Dario Mejía Montalvo: The issue of land grabbing in many parts of the world is led by national citizens, but many times they are contracts with multinational companies based in other countries. This reality is a violation of national sovereignty. Even when the contract is made by the state government, the country’s society does not have control over its territory.

Indigenous peoples seek to exercise only their self-determination. In these cases, it cannot contribute to national sovereignty. This is a practical example of how the foreignization of land use, administration and use of resources has changed the sense of what sovereignty means, and that, on the contrary, Indigenous peoples at this moment in time need to be seen as really contributing to having more of a relationship with the territory and not merely using the land as a resource.

Mongabay: In January 2024, the forum hosted an international expert meeting on “Indigenous Peoples in a Greening Economy,” where it was noted that solutions pursued by states to tackle the effects of climate change predominantly stem from economic paradigms rooted in market-driven models. Are there opportunities for the private sector to become an ally in scaling funding and solutions for key Indigenous issues like land titling?

Dario Mejía Montalvo: A crisis is always an opportunity, depending on the perspective and on the interests and the way in which the crisis is handled. Opportunities will materialize for everyone, in a favorable sense for some and unfavorable for others. In this case, I believe we need to understand that the climate crisis is not a matter of one sector of society nor is it a matter that can be overcome solely by the market’s good intentions.

Image by Christian Braga.

Understanding that we do not have another home, there is one planet, can help us live with more humility and coherence, to recognize that Indigenous peoples have other knowledge and that they can help. Financial contributions from the private sector or other actors need to come together with the need for more rights for Indigenous peoples.

Mongabay: Looking ahead, the 2024 forum will focus on the link between enhancing Indigenous peoples’ right to self-determination and Indigenous youth. What type of opportunities do Indigenous youth need to have to reach that self-determination? 

Dario Mejía Montalvo: The rights of Indigenous peoples are not the rights of their individual persons, but of the collective subject. Apart from territorial rights, the right to self-determination is one of the rights facing the most challenges within issues such as biodiversity protection, carbon markets, conservation policies, or the foreignization of land use.

Therefore, it cannot be interpreted as the separate rights of the youth sector or the elderly sector or the right of women. Young people are the human group within Indigenous peoples who are seeing this reality and who will transmit the right to self-determination, their culture, their identity, to the next generation and, consequently, will ensure that all Indigenous peoples are collective subjects. They are the ones who face the current challenges and will face upcoming challenges over time.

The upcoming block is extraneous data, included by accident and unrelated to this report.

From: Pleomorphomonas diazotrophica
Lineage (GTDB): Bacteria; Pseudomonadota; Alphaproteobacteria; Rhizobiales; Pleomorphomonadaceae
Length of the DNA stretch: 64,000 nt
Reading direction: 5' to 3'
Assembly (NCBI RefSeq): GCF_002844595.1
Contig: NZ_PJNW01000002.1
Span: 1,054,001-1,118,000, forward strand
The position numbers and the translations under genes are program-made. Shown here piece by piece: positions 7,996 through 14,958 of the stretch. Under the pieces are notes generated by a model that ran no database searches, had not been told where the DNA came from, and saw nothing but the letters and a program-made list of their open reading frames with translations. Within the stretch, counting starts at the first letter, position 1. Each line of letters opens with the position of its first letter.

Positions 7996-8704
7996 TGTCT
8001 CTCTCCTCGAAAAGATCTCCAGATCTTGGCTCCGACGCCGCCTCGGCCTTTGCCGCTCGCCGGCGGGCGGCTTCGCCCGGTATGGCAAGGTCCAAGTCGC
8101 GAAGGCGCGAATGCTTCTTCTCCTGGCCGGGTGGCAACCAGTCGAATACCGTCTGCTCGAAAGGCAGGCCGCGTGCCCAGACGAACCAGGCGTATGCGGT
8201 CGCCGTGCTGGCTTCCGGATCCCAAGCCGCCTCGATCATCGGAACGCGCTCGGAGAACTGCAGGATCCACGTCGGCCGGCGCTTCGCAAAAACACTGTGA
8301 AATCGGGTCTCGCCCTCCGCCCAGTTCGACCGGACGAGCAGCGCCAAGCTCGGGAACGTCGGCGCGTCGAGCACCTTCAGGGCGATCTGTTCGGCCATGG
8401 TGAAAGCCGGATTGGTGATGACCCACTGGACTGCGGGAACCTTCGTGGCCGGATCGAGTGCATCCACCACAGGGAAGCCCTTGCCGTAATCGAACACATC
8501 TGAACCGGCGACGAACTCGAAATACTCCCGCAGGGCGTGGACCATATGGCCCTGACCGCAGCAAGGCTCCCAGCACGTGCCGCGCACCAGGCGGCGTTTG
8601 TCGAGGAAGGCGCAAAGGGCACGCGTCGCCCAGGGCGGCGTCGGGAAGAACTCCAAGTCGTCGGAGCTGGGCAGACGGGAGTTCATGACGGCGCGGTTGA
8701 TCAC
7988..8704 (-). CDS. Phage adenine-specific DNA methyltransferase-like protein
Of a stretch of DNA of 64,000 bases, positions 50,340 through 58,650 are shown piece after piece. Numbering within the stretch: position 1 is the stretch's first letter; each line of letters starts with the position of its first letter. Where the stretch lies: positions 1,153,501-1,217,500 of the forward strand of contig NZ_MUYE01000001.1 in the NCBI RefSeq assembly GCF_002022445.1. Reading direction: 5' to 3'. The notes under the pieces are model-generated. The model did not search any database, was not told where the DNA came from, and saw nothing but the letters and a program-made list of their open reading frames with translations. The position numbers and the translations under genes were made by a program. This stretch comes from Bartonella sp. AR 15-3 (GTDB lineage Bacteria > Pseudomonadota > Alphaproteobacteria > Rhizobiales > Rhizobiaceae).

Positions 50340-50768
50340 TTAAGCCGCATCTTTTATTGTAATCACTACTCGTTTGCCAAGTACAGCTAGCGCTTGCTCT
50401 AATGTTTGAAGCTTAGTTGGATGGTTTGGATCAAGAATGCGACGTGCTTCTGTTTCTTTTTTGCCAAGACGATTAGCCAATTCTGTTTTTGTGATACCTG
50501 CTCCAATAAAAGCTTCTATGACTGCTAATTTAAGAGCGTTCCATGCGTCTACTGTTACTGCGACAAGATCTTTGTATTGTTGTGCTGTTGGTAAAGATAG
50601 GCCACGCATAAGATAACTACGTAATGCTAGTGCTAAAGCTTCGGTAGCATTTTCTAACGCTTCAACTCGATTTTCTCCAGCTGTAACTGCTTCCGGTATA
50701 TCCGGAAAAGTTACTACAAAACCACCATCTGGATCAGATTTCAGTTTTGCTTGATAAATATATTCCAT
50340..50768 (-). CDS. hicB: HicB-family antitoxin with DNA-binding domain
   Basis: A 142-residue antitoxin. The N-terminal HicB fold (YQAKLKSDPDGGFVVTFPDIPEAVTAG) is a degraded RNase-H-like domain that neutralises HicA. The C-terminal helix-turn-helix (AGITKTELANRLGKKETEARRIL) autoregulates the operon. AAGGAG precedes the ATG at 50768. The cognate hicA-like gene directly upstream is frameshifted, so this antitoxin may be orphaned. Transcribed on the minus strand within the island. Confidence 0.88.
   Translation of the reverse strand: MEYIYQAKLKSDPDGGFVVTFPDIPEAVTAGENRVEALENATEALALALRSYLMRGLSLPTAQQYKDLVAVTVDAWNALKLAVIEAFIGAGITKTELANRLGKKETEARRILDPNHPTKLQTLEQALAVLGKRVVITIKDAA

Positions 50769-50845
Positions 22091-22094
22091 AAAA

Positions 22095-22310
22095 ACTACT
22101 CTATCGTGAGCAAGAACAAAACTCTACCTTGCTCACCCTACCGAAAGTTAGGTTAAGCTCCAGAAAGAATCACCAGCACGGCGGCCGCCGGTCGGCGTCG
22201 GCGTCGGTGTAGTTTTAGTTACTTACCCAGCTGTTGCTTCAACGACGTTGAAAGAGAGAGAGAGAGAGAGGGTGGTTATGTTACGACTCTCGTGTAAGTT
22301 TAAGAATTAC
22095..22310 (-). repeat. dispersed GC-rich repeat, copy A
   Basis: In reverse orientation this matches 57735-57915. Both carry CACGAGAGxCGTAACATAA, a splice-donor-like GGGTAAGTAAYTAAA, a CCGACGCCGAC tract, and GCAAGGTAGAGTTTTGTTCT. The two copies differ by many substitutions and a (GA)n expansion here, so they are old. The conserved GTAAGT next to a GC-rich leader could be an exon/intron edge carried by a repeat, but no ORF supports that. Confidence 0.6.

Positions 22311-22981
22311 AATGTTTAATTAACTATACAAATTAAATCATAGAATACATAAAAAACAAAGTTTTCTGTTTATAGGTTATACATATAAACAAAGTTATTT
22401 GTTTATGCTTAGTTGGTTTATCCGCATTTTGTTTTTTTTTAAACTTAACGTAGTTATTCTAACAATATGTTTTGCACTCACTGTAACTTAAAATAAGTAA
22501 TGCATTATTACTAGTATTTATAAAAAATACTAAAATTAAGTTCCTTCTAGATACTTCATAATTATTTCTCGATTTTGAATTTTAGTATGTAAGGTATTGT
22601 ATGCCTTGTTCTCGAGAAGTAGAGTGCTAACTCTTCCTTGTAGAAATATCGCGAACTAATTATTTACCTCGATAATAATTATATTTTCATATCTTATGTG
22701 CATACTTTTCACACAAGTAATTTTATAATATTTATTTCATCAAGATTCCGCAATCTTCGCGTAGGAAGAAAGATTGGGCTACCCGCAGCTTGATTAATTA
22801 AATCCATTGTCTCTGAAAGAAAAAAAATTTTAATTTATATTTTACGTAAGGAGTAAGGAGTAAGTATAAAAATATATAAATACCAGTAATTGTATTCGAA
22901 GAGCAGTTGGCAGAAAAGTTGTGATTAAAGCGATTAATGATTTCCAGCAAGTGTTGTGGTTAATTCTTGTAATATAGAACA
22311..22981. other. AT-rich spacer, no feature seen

Mongabay: Some of the key emerging issues you identified during your mandate include providing sufficient digital services to Indigenous peoples, particularly around translation and transmission of legal rights and information and protecting Indigenous peoples’ knowledge within intellectual property law frameworks. What progress has been made in these areas?

Dario Mejía Montalvo: Difficult to know. International spaces are pointing to conversations happening. As early as May, ministers will meet in Geneva to discuss these intellectual property issues. On the other hand, discussions on digitalization, systematization of knowledge, are ongoing. COP will definitely address part of these discussions. What I know is that even more momentum is still needed at the international level to not only include Indigenous peoples in the discussions, but I think fundamentally to create sufficient safeguards to avoid damaging actions. Processes of digitization, artificial intelligence, and access to information are moving ahead, yet they are not identifying very well the real legal boundaries that rights and subjects have in the field.

Mongabay: What stands out for you as the biggest success during your tenure as president? 

Dario Mejía Montalvo: I believe that the permanent forum had already been carrying out important work with my predecessors, and we have tried to increase its visibility and its capacity for discussion with the states. This means recommending measures and bringing back onto the agenda some issues that had been somehow left behind by the pandemic, such as the participation of Indigenous peoples in the U.N. entities. Talks on this issue return to New York this year.

During this decade of Indigenous languages [a U.N. initiative for 2022-2032 to raise awareness about Indigenous language preservation and revitalization] it’s not just a matter of speaking the language of Indigenous peoples, but that the U.N. system and governments speak properly in the language of the rights of Indigenous peoples, that they interpret it in the light of what Indigenous peoples understand by their rights.

Banner image: Image by UN Photo/Manuel Elías.